YWCA: Protect Title IX

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YWCA: Protect Title IX

For Immediate Release

Today, Education Secretary Betsy DeVos announced plans to open a public comment period to inform new federal regulations regarding campus sexual assault to replace the U.S. Department of Education Office for Civil Rights 2011 Dear Colleague Letter.

The Dear Colleague Letter clarifies that Title IX requires schools to take reasonable action to ensure survivor safety; have grievance procedures in place for students to file complaints of sex discrimination; including complaints of sexual violence; have training on sexual assault; have Title IX compliance officers and take immediate and appropriate action to investigate or otherwise determine what occurred and what recourse is needed.


“Survivors of sexual violence already face incredible obstacles in reporting, receiving justice and staying safe. Any rescission of Title IX protections would only make life more difficult for these students. One-in-four women and countless transgender and gender-non-conforming students are sexually assaulted during their time at college. Secretary DeVos focused on challenges with implementation of the current guidance. Rolling back protections will not fix these challenges, addressing enforcement issues will. Any rollback of protections will only exacerbate these issues. Though DeVos did not focus on younger students, these protections are also crucial to keeping girls in K-12 safe.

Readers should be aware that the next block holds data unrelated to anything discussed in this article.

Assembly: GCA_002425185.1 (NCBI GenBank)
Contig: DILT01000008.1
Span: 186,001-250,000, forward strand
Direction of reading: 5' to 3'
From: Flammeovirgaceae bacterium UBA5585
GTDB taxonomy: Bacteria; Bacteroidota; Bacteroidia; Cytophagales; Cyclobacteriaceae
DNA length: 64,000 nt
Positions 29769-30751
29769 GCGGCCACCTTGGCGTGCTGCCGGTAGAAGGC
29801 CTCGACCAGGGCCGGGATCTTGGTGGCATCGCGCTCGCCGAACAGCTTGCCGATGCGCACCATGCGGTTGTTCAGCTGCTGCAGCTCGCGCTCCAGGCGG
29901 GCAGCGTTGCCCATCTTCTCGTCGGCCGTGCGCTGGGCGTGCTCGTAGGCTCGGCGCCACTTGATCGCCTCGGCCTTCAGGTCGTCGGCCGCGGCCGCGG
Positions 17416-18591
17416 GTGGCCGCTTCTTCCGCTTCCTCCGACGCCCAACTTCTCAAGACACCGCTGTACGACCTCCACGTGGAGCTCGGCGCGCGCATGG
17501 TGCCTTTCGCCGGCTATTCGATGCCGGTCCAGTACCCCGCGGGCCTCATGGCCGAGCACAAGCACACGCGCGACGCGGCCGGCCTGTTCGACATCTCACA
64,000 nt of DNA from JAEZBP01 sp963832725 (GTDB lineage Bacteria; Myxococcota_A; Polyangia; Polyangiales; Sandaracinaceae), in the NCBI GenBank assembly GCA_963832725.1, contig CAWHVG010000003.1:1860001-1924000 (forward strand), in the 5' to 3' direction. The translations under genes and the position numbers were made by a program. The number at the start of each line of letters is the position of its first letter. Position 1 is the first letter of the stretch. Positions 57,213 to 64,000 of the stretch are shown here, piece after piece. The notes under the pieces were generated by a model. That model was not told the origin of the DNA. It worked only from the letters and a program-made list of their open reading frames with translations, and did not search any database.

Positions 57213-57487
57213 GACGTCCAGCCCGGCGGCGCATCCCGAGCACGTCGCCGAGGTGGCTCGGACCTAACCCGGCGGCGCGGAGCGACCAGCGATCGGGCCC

“During her remarks, DeVos repeatedly referred to sexual violence as “sexual misconduct,” perpetuated the mythology that survivors lie, and worked to put public sympathies with perpetrators over victims. In doing so, she minimized experiences of survivors and reinforced uninformed public opinion about gender-based violence. This language is intentional and it has a real impact on survivors’ experiences in their schools, in their communities and in the justice system. There are not two equivalent sides to racism and sexism – and certainly not to sexual assault.

“Perpetrators of violence don’t need an additional platform to blame and shame survivors. As such, when the public comment period opens, we encourage everyone who cares about survivors of sexual violence to speak out.”

YWCA USA is on a mission to eliminate racism, empower women, stand up for social justice, help families, and strengthen communities. We are one of the oldest and largest women’s organizations in the nation, serving over 2 million women, girls, and their families.

YWCA has been at the forefront of the most pressing social movements for more than 150 years — from voting rights to civil rights, from affordable housing to pay equity, from violence prevention to health care reform. Today, we combine programming and advocacy in order to generate institutional change in three key areas: racial justice and civil rights; empowerment and economic advancement of women and girls; and health and safety of women and girls.